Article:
If you are planning a Halloween dinner or just want to impress your family, look no further.
During my freshman year of college, my roommates and I needed to make dinner for a big group date we were planning. One of my roommates raved about this pumpkin dinner her family would make. It was early November, so pumpkin food sounded seasonal and fun. I enjoyed the meal well enough, but other than the visual “wow” factor, I wasn’t impressed with the food itself.
Despite the lack of flavor appeal, that meal stuck with me. I’ve made it around Halloween a few times. Each time, I’ve tried to improve the ingredients so the taste matches the visual impression. I think this recipe gets it right.
Pumpkin Dinner (Serves 8-10)
1 small(ish) pumpkin
1 tablespoon olive oil
1 large onion, chopped
1 cup chopped carrots
8 ounces mushrooms, sliced
1 pound lean ground turkey (85/15 or better)
⅓ cup unpacked brown sugar
¼ cup low sodium soy sauce
1 can low fat cream of chicken soup
1 cup low sodium beef broth
½ teaspoon ground black pepper
1 teaspoon dried sage
6 ounces fresh or frozen cranberries
1 small zucchini, sliced
2 cans sliced water chestnuts, drained well
2 cups cooked brown rice
1. Preheat oven to 350. Remove 1 rack from oven and move remaining rack to lowest setting.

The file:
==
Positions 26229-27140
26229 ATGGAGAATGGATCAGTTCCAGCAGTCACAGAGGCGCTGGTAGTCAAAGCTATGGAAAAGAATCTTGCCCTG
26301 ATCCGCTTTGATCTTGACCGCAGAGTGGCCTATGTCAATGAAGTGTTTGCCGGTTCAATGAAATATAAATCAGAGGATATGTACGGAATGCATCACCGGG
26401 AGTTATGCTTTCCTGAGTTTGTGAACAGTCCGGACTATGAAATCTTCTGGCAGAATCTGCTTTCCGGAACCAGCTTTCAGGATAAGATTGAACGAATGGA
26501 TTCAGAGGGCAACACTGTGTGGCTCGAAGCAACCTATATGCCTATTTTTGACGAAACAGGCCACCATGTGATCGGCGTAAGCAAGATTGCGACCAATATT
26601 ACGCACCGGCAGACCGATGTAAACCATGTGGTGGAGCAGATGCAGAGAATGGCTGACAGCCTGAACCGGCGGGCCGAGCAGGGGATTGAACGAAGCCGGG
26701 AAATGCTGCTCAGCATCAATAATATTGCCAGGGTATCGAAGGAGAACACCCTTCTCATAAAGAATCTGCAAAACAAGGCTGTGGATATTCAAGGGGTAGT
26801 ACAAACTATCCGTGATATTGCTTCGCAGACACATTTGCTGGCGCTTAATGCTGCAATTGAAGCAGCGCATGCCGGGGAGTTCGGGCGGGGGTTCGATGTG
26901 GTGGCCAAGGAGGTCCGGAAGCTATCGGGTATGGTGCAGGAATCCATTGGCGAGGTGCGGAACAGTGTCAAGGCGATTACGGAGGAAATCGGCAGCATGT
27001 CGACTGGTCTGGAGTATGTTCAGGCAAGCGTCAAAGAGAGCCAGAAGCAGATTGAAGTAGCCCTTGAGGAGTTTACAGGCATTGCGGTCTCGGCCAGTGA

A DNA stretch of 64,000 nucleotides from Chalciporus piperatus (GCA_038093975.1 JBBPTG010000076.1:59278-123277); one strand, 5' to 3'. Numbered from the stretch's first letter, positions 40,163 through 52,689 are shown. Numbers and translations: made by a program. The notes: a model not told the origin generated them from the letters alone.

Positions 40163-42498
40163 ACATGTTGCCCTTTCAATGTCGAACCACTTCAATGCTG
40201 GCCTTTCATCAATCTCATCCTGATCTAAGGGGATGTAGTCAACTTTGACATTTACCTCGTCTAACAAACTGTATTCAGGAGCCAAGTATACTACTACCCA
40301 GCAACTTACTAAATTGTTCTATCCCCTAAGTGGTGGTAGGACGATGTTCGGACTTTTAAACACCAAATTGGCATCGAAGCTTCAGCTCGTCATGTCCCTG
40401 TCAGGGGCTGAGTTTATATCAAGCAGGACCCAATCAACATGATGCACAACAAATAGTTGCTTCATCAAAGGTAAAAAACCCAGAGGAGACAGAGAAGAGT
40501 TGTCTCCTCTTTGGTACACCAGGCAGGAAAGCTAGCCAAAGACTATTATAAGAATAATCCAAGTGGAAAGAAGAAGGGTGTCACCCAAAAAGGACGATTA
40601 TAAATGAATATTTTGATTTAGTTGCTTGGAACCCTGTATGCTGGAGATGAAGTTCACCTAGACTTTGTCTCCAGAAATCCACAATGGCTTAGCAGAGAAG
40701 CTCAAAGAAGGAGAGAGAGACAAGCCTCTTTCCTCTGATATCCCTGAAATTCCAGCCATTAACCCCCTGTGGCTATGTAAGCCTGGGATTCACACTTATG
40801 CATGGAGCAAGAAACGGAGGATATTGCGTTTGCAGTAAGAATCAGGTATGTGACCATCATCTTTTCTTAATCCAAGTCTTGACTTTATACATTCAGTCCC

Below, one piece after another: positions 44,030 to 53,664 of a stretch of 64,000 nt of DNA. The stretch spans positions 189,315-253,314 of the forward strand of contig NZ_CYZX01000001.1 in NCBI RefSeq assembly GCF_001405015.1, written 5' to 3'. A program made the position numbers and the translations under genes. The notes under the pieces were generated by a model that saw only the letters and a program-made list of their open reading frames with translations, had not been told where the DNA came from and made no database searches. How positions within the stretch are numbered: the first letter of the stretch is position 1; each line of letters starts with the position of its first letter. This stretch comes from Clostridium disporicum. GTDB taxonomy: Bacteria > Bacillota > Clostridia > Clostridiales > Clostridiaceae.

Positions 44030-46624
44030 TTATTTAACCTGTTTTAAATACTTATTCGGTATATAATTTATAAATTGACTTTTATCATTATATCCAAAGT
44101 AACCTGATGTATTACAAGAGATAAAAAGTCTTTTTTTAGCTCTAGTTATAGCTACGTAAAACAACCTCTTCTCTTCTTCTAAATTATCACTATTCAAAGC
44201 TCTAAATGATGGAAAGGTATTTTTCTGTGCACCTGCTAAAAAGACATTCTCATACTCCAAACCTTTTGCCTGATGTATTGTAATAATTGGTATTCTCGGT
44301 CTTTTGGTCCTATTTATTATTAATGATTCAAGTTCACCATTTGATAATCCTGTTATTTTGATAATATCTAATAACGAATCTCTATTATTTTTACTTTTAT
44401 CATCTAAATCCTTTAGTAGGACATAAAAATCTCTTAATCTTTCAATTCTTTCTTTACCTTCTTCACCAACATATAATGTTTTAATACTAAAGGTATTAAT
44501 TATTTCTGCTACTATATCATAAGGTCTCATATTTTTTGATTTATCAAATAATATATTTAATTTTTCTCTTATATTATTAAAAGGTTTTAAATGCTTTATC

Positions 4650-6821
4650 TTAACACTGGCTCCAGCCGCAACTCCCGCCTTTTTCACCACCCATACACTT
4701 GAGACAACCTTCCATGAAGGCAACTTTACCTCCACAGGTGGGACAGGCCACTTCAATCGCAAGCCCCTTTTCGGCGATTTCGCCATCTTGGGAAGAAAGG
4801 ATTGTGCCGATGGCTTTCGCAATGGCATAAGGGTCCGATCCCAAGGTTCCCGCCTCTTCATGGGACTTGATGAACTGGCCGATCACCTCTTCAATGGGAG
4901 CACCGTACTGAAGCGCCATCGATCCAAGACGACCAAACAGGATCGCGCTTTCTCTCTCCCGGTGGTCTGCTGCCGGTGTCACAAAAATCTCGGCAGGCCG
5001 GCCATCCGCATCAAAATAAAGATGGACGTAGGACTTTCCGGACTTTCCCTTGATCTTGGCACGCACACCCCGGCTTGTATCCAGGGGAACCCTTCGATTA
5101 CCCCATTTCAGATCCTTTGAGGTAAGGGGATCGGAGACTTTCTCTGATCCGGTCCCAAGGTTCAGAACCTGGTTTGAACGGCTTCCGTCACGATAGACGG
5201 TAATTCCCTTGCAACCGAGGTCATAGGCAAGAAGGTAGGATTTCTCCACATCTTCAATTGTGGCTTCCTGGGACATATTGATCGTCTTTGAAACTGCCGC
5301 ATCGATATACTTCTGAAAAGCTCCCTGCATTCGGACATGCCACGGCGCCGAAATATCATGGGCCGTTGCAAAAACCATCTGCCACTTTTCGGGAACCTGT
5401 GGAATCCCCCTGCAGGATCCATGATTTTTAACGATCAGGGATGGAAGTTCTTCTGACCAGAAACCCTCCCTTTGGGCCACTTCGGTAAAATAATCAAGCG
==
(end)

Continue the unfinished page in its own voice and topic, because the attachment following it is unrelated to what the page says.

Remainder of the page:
2. Cut large opening in top of pumpkin, retaining “lid”. Clean out seeds and strings. Place cleaned pumpkin on large baking sheet.
3. Heat large skillet over medium-high heat. Add oil. When hot, add onion, carrots, and mushrooms. Saute until onions are translucent and mushrooms are slightly browned and tender. Add in turkey. Cook until browned.
4. Stir in brown sugar, soy sauce, soup, broth, pepper, sage, cranberries, and zucchini. Bring to a simmer, and cook for about 10 minutes, stirring occasionally. Stir in water chestnuts and rice.
5. Spoon mixture into cleaned pumpkin. Bake for at least 1 hour, until pumpkin is tender and interior scoops out easily with a spoon. As serving, make sure to scoop sides of pumpkin with filling.
Nutritional Information: (Amount per Serving)
Protein: 18 g
Fat: 8 g
Saturated Fat: 2 g
Cholesterol: 39 mg
Carbohydrates: 41 g
Fiber: 5 g
Sodium: 571 mg
Recipe Notes: Make sure to get a pumpkin that will fit inside your oven. This can be harder than you initially think, since most smaller pumpkins are tall. Err on the side of a short fat pumpkin. If you don’t want to mess with a pumpkin, this would be yummy filling for putting in halved acorn squash, although I would leave out the broth. Bake for about an hour as well, but cover for the first 45 minutes with foil. I have used about a cup of frozen peas instead of zucchini. Either is yummy. The pumpkin may sag a bit while baking, and the lid may fall in. That’s ok, but it is done if that is happening.
Recipe source: Adapted from my friend’s family recipe